T-Minus 6: Weekend Projects

Score! It's the weekend. But this week, there's no time for cartoons and lazy pancake breakfasts. We've got serious business to attend to -- buying wine and determining (and maybe even getting a start on) dessert.

I caught up with Andrea Closkey, one of my favorite local winos, to get her thoughts on how and what to buy for next week's feast. Closkey oversees wine events and education at Best Cellars in Arlington, Va.

What should I serve while guests are arriving?
"Start things off with nice acidic wines, such as an Italian Chianti or a Sauvignon Blanc. The acidity in these wines make your mouth water and gets people thinking of the food. These are your aperitifs."

What goes with turkey and the trimmings?
For red, Closkey suggests a Pinot Noir or Beaujolais Nouveau (first day of release was yesterday, Nov. 17) and in the white category, Riesling.

"You can't miss with any of these," says Closkey. "They already have so much structure. They're light on tannins, so they cut through the fat of the food. It's a refreshing way to cleanse the palate."

What about dessert sippers?
"If you really want to be sassy, try a Madeira with something like a chocolate pecan pie," says Closkey. "I call it the Superman of wines. It never really breaks down, so you can save it for next year, and it still tastes as good. Its nutty character softens up the pie. It's one of my favorite pairings."
"I'm also a big fan of champagne with dessert," continues Closkey. "It's a great palate cleanser and a great way to end the meal."

What's a big Thanksgiving wine no-no?
Big tannic reds, like Cabernet, says Closkey. "With big reds, you're gonna remember the wine and not the food, and that's not fair to the cook."

Other suggestions:

Estimate ½ bottle per person, which is about two glasses.

Don't over pour, says Closkey. Fill a glass only one-third so that the wine can breathe and that your guests don't feel obligated to drink a full glass.

Take advantage of free tastings at area wine stores (Arrowine, Wine Specialist, Bell's, Curious Grape, Best Cellars, to name a few); it's a great way to develop your wine palate and learn about food pairings.

For more a list of holiday-centric wines under $20, check columnist Ben Giliberti's picks from this week's Food section.

Sweet Stuff:

If you're thinking about pies, the weekend is a good time to make the dough so that you're not running around like Lucille Ball on Wednesday night. Dough made on the weekend can be sectioned, wrapped and frozen until Tuesday. Thaw in fridge, then roll out when you're ready to bake.

I'm a big fan of using apple cider vinegar in my pie dough; it's like the magic ingredient that keeps dough from having a tantrum. For how-to details on making dough, plus a filling of apples, rosemary and pinenuts, check out my video.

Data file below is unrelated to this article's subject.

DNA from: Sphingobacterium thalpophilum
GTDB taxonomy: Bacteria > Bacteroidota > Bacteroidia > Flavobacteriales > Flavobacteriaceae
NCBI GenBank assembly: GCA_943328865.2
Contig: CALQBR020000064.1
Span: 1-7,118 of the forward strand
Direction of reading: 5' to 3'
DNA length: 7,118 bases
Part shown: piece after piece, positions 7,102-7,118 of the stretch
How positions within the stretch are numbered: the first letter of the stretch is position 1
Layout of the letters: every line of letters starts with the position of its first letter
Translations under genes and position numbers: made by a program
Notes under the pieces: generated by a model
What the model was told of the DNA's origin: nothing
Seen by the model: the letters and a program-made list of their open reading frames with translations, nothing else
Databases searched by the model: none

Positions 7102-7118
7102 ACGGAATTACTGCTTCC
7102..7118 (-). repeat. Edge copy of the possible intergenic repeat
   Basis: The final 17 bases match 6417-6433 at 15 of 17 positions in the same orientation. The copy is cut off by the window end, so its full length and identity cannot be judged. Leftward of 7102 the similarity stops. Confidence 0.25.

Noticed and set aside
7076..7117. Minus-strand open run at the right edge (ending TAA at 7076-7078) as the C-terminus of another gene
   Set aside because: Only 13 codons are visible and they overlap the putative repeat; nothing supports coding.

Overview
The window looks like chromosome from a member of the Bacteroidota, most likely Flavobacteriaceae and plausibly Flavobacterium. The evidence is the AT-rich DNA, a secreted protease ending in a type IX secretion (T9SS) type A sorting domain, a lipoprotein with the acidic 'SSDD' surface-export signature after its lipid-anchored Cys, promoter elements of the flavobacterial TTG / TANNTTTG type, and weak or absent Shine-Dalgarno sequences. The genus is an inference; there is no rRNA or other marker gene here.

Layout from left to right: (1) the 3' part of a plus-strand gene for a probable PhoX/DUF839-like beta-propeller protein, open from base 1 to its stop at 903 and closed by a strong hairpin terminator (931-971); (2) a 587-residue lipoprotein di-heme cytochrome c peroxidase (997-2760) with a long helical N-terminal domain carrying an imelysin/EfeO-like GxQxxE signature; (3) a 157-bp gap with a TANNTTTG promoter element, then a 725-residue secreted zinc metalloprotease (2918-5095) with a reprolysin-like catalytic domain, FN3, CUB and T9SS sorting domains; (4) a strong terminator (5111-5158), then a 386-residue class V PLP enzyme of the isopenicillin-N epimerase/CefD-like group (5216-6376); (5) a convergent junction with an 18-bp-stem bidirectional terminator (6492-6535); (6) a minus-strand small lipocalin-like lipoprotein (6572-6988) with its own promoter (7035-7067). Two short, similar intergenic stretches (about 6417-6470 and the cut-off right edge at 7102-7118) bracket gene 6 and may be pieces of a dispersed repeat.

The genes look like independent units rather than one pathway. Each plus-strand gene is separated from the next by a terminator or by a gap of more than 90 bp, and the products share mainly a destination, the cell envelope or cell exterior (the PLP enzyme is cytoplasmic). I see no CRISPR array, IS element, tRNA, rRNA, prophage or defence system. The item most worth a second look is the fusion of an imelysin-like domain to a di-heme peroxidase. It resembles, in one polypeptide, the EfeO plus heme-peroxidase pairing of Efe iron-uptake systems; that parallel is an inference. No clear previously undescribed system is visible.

Another tried and true Thanksgiving-esque treat is a pumpkin bread pudding that I cribbed years ago from one of Bobby Flay's cookbooks. What I love about this recipe is that you only use half of the pumpkin bread in the pudding, so the other half is breakfast on Thanksgiving morning. Advance weekend prep note: You can make the pumpkin bread and wrap it until pudding time.

Earlier this fall, I got inspired to take one of my favorite cocktails, the Dark n' Stormy, and put into dessert form. After some mad scientist kitcheneering, I came up with a Dark 'n Stormy Pear Crisp, which does my rum/ginger elixir justice. With in-season pears and a crunchy pecan topping, this crisp is an O'Donnel keeper.

Although you can't really make the crisp one too far in advance, you could shop for local pears at your neighborhood farm market this weekend. Those still open include Arlington Courthouse, Columbia Pike, Freshfarm at Dupont Circle and Takoma Park.

By kimodo |  November 17, 2005; 11:54 PM ET  | Category:  Desserts , Thanksgiving , Wine and Spirits
Previous: T-Minus 7: Turkey Tools, Pie Love, Get Your Chat Groove On | Next: T-Minus 3: Pumpkin Pie Made With What?


Please email us to report offensive comments.

Hey, Kim!

The link to your Dark 'n Stormy Pear Crisp doesn't seem to be working. Could you re-post it? That sounds like something I'd like to try!


Posted by: Phyl | November 19, 2005 03:46 AM

Hey Phyl,
Thanks for letting me know. The Dark n' Stormy Pear Crisp link is now working. Do try it -- it's a goodie.

Posted by: Kim O'Donnel | November 19, 2005 09:07 AM

Good morning,
Could you post the spiced nuts recipe? Thanks!

Posted by: AVR | November 19, 2005 11:22 AM

Hello Kim !
Was wondering if I just throw out the brine mix after pulling out the turkey and cooking it...Just seems a waste...Can it be used for anything ??

Posted by: Rich | November 20, 2005 10:20 AM

Hi Rich:
Think of the brine as your turkey's aromatherapy bath water and then maybe you won't feel so bad discarding it. Sorry to say, but you don't want to be messing with a solution that's been "infused" with raw poultry.

Posted by: Kim O'Donnel | November 20, 2005 12:15 PM

Hi Kim! My brother convinced my mother to do the 2 hour turkey method -- ever heard of this? You cook the turkey in a seriously hot oven for an hour or more? and then let it for the rest of the time. Supposedly this results in a moist bird. Your thoughts?

Posted by: Jo | November 21, 2005 11:32 AM

Hi Kim! My brother convinced my mother to do the 2 hour turkey method -- ever heard of this? You cook the turkey in a seriously hot oven for an hour or more? and then let it sit out for the rest of the time. Supposedly this results in a moist bird. Your thoughts?

Posted by: Jo | November 21, 2005 11:33 AM

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